After the belts comes bottoms on wooden hangers with clips. I have organized my items by type and each type of garment has a different kind of hanger.
For my tops, I have these vintage wooden hangers I got off of Poshmark. They were originally from a fur storage vault in Toronto. Since I’ve kind of got a capsule wardrobe right now (from getting rid of so many clothes in 2020-2021) I’ve switched from using slim velvet hangers to using these. They definitely take up a lot more horizontal space, and I might not use them forever if I add to my wardrobe in the future, but right now I am quite enjoying seeing these lovely vintage hangers in the morning when I get dressed!
After the tops, come the knits. I KNOW you’re not supposed to hang sweaters and knitwear, but I really can’t be bothered to iron or steam creases out every time before wearing them… and so I keep my most commonly worn knits hung up. I use vintage satin padded hangers, which, again, do use a lot of horizontal space, but they are so pretty that it’s worth it! Knits that I don’t wear as often are stored on a shelf, but for these, I’d rather hang them up than be wrinkly.
And at the end of the clothing rod, I keep my extra few hangers from items that are in the laundry.
Now moving on to the shelves along the left, which hold a lot of my accessories and knitwear. I use the top shelf as a bit of display area; here’s where the aesthetics perhaps take precedence over the economical use of the space.
I don’t like having all of my jewelry on my dresser, so I store my special occasion pieces here in the closet, and everyday pieces on the dresser. I also like to keep a few hats out on display, so I’ve got one sitting here and one on my dresser. I also put this little miniature tea set here just for fun.
I have a couple purses leaning in the back, but I might replace them in the future with a picture. I have a small print of this piece by Marc Johns, and I’d like to put it in here once it’s framed, even if it’s something that only I will see, because it will bring a smile every time I look at it!
The next shelf down also holds knits- the ones I don’t wear as often. I put in this wooden half shelf (which fits perfectly!) so I could double the amount of space and put my berets here too.
The next two shelves hold my purses and bags. My small vintage clutches and travel shoe bags etc. are stored inside the cream overnight bag and the large wicker bag.
And finally, on the floor at the bottom is a basket I use to hold my work clothes… the old ones I wear to refinish furniture or other messy tasks like that, but don’t need access to all the time.
To the right, under the shorter hanging garments, sits my vintage laundry hamper. I will always be indebted to my brother for this hamper, because I found it at the thrift store for $2….and their debit machine wasn’t working. I didn’t have any cash, so he lent me the money (forfeiting whatever he had found) so I could buy it! Since then I have seen people selling these for MUCH more- sometimes for up to $50, so I am so happy that I got it when I did. Oh, and yes, I always carry cash now, just in case!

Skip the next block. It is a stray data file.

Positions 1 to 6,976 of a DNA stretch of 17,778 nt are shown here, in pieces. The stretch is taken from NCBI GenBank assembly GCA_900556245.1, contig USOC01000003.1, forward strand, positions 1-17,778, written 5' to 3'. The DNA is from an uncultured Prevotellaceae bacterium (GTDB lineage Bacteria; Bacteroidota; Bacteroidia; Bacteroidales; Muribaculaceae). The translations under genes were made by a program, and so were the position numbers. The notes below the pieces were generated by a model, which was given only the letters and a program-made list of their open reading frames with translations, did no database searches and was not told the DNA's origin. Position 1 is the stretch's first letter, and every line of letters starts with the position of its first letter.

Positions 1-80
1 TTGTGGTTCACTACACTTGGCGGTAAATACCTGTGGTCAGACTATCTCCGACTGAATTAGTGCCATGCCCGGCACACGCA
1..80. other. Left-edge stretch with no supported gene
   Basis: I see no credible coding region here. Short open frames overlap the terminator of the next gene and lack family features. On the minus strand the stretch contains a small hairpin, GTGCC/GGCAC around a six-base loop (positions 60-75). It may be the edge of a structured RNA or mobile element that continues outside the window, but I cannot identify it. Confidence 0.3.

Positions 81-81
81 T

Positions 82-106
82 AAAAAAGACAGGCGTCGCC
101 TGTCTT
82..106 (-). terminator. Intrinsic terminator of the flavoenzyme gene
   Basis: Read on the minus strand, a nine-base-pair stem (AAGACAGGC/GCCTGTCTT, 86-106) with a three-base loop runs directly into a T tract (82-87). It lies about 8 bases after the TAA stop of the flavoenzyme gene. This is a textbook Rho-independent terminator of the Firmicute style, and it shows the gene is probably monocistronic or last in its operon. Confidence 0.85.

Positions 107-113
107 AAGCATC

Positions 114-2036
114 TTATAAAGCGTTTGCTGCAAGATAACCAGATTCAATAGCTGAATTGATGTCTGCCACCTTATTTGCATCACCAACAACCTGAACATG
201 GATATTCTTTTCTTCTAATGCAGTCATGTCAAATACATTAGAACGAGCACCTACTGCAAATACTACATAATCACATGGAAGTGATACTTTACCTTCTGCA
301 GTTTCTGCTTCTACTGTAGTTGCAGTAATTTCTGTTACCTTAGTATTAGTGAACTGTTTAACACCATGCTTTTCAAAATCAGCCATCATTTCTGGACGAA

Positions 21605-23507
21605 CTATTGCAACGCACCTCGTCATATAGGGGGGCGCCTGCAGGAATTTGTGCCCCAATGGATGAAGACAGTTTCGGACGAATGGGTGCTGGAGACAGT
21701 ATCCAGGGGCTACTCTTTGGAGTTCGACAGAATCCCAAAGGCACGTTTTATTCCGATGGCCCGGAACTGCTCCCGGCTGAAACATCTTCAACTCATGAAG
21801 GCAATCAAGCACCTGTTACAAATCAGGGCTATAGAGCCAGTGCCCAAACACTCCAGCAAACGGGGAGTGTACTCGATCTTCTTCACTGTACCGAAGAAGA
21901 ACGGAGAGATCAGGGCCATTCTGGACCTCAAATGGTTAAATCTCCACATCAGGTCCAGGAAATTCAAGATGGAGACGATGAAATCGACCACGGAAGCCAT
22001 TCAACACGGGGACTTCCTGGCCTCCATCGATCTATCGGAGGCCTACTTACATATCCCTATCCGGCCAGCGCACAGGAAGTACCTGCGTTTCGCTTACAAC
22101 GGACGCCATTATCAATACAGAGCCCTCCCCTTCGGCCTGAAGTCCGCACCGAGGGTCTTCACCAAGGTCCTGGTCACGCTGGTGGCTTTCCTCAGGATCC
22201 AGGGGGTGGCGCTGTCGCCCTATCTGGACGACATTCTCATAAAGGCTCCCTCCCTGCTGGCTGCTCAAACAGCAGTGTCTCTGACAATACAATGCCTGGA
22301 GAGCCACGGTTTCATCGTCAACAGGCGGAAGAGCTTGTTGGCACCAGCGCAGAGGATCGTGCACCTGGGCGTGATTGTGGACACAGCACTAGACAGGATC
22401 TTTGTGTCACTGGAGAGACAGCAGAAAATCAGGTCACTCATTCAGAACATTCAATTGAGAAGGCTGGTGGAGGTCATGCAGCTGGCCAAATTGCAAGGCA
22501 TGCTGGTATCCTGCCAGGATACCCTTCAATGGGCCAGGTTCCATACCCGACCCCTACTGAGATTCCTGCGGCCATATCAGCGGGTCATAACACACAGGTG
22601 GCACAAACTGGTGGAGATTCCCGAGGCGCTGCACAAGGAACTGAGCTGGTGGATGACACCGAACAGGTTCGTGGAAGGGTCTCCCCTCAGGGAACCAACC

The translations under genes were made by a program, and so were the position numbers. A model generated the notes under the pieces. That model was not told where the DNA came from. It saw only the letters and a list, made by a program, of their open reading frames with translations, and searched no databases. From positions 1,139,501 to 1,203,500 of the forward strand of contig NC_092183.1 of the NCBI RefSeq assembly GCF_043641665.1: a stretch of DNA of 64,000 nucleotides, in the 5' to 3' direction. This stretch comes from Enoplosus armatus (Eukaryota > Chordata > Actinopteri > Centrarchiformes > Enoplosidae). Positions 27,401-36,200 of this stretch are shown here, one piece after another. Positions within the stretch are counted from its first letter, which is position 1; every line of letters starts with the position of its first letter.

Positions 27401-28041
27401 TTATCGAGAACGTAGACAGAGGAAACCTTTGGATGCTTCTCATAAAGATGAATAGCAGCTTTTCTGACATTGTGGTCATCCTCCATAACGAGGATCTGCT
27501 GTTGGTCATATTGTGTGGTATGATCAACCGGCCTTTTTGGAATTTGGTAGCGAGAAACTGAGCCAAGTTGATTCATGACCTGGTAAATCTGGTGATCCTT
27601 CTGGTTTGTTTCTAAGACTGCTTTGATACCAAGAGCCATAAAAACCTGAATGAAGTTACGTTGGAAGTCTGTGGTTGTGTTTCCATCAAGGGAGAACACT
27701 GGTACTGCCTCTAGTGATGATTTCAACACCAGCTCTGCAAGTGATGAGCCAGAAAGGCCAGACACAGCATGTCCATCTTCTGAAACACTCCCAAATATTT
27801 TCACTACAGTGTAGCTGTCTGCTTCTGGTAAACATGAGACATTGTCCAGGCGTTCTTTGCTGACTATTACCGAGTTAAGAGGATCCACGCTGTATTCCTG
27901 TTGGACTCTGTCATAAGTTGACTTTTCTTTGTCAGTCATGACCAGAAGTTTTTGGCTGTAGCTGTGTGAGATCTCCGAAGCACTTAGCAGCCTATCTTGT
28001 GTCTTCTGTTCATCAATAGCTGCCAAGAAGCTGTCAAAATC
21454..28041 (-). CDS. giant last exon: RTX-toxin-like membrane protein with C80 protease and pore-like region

Now moving out of the closet and to the left, on the wall beside my dresser I have my jewelry frame. I made this probably 14 years ago, and it has proven to be one of my most useful projects. I did a terrible job attaching the fabric with hot glue, but even so, after 14 years it’s still holding up! And it works so well to organize long necklaces, brooches and dangly earrings. I am a person that needs to see what I have or I will forget to wear it, so this works perfectly for me.
In my dresser I store my “unmentionables”, socks and tights in the top two drawers. And then in the bottom drawer…fur collars! A bit unconventional, but I decided to put them here to keep the dust off them… it works.
Lastly, to the right of the closet sits my bookshelf. I use the bottom two shelves to store shoes and boots; I keep my everyday winter boots in the front closet, but all the other shoes stay here. I keep them here so I can match them to my outfits easily, but also to keep them from getting battered in the communal closet! In the basket, are all of my shoe and clothing care items.
So that’s pretty much how I organize my closet! It always varies a bit from season to season, but I think this will be how it stays for a while. This is only my in-season clothing too, by the way. The rest of my summer clothes are stored in two plastic bins under the bed. I don’t like keeping everything in my closet year round because it overwhelms and clutters the space, and I think it is good to give my pieces a rest from hanging if they aren’t being regularly worn.
(Oh and, not pictured, I keep my fabric tote bag and everyday purse hanging on the back of my door, along with my bathrobe and shawl, for easy access.)
How do you set up your closet? Do you like to do a closet organization refresh in the New Year? Do you prefer to put an emphasis on the practicality or the aesthetics when you are organizing?
“Happy New Year” Dear Readers! Does it feel like it should already be 2022 to you?
I’ve had an enjoyable and productive last few weeks of 2021, how about you? Above, I received this lovely pottery dimensional candle holder for Christmas, and it’s so nice to have it sitting on my windowsill reflecting the light in the evenings.
I like to change out my wreath depending on the season, so I put gold stars on it for New Years, just for fun!
I don’t often get up before dawn, but the last time I did I was met with this beautiful sight. I haven’t gotten up that early since, though, I guess it wasn’t enough of an enticement to leave my cosy warm bed.